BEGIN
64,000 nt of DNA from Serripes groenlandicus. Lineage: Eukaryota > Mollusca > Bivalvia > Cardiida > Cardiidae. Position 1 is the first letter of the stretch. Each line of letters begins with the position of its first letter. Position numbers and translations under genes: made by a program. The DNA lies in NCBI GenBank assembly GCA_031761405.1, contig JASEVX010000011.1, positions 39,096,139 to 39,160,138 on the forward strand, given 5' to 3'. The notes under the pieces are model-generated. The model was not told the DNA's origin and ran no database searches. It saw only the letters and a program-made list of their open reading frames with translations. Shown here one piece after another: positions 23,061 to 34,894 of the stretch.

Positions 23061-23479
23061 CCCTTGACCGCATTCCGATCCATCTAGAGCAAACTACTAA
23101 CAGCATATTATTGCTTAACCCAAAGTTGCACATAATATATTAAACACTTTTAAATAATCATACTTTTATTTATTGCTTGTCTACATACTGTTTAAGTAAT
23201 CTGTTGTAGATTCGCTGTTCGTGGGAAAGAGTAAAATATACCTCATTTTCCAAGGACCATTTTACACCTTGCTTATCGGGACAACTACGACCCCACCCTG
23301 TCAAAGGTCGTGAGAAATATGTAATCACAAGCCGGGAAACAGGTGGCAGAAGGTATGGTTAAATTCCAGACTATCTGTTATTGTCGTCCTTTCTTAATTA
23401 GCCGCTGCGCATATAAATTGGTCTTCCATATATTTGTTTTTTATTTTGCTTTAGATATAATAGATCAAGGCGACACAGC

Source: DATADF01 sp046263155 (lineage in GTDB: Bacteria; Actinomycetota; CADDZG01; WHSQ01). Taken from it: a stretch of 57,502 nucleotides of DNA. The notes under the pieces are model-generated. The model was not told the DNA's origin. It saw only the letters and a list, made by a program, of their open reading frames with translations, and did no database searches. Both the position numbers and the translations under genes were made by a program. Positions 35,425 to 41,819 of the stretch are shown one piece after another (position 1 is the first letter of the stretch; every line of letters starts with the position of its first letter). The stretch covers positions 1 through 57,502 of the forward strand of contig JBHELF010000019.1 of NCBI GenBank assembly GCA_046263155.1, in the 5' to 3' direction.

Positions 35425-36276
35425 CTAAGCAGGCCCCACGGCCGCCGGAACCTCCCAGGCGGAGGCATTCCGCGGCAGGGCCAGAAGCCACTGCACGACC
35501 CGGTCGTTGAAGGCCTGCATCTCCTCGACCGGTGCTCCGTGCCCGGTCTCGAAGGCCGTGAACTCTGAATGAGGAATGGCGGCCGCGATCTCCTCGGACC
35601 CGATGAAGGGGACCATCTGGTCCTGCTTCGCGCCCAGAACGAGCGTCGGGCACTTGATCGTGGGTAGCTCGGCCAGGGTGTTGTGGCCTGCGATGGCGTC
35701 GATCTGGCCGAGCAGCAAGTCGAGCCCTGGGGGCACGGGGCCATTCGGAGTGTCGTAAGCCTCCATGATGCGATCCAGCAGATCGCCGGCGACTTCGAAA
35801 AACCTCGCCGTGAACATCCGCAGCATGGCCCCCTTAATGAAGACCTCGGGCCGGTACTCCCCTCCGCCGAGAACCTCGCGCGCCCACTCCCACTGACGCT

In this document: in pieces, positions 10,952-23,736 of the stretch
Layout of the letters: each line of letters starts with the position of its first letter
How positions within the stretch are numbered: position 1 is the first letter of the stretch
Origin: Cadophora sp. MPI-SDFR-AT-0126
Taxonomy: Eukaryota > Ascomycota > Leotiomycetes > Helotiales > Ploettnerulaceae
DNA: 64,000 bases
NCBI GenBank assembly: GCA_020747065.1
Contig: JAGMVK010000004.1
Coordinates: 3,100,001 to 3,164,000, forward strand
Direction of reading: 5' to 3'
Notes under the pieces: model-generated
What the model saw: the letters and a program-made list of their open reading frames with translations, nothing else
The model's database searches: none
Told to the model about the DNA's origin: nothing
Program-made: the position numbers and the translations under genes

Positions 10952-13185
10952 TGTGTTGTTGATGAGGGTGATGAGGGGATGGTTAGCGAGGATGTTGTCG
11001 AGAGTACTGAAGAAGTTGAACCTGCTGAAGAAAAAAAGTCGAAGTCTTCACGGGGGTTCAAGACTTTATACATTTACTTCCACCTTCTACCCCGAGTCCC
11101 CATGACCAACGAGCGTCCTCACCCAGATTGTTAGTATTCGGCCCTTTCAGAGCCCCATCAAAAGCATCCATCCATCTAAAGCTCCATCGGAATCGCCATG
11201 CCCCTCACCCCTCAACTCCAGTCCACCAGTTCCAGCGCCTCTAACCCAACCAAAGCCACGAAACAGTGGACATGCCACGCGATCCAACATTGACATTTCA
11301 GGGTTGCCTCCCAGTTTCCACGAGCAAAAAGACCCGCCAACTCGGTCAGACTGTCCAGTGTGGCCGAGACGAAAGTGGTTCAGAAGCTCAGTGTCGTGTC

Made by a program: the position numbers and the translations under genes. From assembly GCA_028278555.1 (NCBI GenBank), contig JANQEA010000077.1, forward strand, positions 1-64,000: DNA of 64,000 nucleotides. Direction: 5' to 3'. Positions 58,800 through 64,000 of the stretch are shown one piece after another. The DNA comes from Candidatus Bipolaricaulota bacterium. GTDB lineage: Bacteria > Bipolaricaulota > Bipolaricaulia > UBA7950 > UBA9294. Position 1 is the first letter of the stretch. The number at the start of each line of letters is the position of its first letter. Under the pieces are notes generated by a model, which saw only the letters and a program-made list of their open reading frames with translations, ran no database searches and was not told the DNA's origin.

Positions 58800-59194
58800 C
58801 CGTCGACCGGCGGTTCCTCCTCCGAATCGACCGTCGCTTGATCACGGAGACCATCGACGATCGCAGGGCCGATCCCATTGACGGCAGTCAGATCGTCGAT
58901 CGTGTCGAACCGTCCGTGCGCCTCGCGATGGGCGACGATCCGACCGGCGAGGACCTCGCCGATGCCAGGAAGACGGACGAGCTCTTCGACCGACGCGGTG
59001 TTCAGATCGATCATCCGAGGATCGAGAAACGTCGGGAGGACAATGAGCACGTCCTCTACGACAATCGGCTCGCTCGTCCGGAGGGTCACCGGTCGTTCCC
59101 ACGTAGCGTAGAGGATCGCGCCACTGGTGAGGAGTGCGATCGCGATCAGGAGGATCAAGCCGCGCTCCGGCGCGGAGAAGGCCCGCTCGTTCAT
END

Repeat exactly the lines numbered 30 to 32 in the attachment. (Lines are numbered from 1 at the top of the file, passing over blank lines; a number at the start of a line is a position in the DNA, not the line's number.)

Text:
Positions 10952-13185
10952 TGTGTTGTTGATGAGGGTGATGAGGGGATGGTTAGCGAGGATGTTGTCG
11001 AGAGTACTGAAGAAGTTGAACCTGCTGAAGAAAAAAAGTCGAAGTCTTCACGGGGGTTCAAGACTTTATACATTTACTTCCACCTTCTACCCCGAGTCCC